Of Manresa, Gomes said, “Much of the impounded coal ash is protected basically by rip rap shoreline. Had Hurricane Sandy breached that area it would have spread that contaminated area through the shore and severely impacted that fishery…. The contaminants are isolated to the site but that site, that coast needs to remain preserved in order to keep those contaminants in place.”

He went on to list possible uses for the property, saying that the strongest market was for residential use.

There was a lot of remediation done at the Salem Harbor Power Station in Massachusetts to prepare it for housing, but it’s been ready for a few years with no takers yet, he said.

The plant could undergo a coal to biomass conversion, probably burning woodchips to produce energy, an idea that’s popular in Europe, he said.  More locally, solar panel installations are popular.

Modernizing the plant is probably very unlikely, with an owner-controlled decommission more probable, he said.

An online survey had attracted 489 responses, with 51 percent of the respondents reporting that they live within 5 miles of the island, he said.

Respondents listed possible environmental contamination as their chief concern, with potential uses that are incompatible with the neighborhood coming in second.

After the presentation, about 30 people remained to discuss their thoughts on the island for about 30 minutes.

“No high-rise condos,” was the word from the first group to issue a report, while the second, which included Mike Mushak and Lisa Wilson Grant, suggested taking down the large power plant building and leaving the smaller one, to include an artistic usage.

The third group said the structures should be taken down and the property should become part of a wildlife refuge.

The next step for Fitzgerald & Halliday is to test uses, Gomes said, explaining that another public outreach session may be held in July.

ManresaWorkshopPresentation-052217

17 comments

Rick May 23, 2017 at 10:51 am

It was once said the power plant use to test weekly around the outside ring of the property making sure if there was any contamination it wasn’t NRGs but those points of contamination coming from Lajoies or the old superfund site on Woodward ave.

The term closed power station is deceiving ,most of us familiar with the station were told the power plant is receiving power to maintain equipment still in reserve at the station from Long island.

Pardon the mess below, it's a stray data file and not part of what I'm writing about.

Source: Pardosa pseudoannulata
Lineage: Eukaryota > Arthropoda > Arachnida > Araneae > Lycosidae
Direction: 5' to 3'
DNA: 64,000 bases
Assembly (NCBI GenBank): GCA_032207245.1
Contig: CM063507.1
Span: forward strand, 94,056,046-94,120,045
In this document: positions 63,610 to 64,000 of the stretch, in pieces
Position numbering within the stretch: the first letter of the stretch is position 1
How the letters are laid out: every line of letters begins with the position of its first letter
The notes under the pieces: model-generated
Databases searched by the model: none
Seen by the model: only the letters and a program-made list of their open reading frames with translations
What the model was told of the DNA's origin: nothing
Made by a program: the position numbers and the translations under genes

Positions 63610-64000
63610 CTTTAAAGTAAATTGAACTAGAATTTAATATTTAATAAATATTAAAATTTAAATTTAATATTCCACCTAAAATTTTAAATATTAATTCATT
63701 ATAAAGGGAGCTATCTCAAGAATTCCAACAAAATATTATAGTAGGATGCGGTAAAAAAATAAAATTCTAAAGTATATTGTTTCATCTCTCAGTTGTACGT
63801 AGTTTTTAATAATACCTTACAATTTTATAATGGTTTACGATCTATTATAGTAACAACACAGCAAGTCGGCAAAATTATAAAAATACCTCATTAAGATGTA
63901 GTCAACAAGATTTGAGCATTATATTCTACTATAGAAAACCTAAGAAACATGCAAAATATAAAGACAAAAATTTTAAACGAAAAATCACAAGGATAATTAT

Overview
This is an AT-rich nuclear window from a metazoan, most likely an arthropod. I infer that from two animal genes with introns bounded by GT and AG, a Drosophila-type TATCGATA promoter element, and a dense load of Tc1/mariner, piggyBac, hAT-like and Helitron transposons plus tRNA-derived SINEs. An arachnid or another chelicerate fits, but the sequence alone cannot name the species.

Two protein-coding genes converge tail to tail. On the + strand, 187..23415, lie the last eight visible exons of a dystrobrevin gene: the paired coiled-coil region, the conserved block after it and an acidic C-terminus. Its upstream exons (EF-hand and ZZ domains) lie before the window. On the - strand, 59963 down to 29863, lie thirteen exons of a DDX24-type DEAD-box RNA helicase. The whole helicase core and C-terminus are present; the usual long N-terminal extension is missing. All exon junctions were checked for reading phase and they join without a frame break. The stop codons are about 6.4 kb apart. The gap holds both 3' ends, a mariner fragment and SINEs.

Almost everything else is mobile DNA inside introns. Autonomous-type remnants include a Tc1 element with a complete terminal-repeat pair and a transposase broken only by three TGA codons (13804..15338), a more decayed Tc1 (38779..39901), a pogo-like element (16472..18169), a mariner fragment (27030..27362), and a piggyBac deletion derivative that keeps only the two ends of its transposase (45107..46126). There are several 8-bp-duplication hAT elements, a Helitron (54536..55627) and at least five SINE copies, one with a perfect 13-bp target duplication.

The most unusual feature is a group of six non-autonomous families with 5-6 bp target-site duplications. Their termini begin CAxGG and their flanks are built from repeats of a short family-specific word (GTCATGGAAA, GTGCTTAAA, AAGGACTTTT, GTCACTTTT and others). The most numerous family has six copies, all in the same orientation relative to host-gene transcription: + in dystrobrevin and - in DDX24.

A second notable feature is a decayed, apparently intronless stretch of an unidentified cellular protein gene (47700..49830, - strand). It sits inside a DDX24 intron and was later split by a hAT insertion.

The other questions that should of been addressed was why has the power company worked recently to replace lines some installed years ago if closing the plant was an option?

More specifics for the money spent on other issues didn’t seem to come up is concerning.

It should of been pointed out the remediation that has taken place to date,we again under the impression consolidation of all the liquid waste and cleaning two of the large above ground tanks into the third tank was to have happened.

This allows treatment of waste on site eliminating the need of a lot of tanker and dumpster traffic.This I would think if true would be nice for the residents to hear that not only is the power company working towards some remediation but has some plans. This would also ensure the city understands the dangers to its emergency response and input from environmental officer whats going on at the plant.

Was there a report from the fire dept? Do they know what exists on site? Have they been able to come up with a plan in case there needs be an evacuation

From what we read unknown conditions that exist at the power station could be a concern at least o those who live next door.

This article was informative but does open up a lot of questions ,the next meeting may answer most of the things that seem to be out there not in the hands of those paying for the study.

The Norwalker May 23, 2017 at 1:50 pm

Right outside the gate there are high pressure tanks of some kind of substance. I wonder what they are using them for?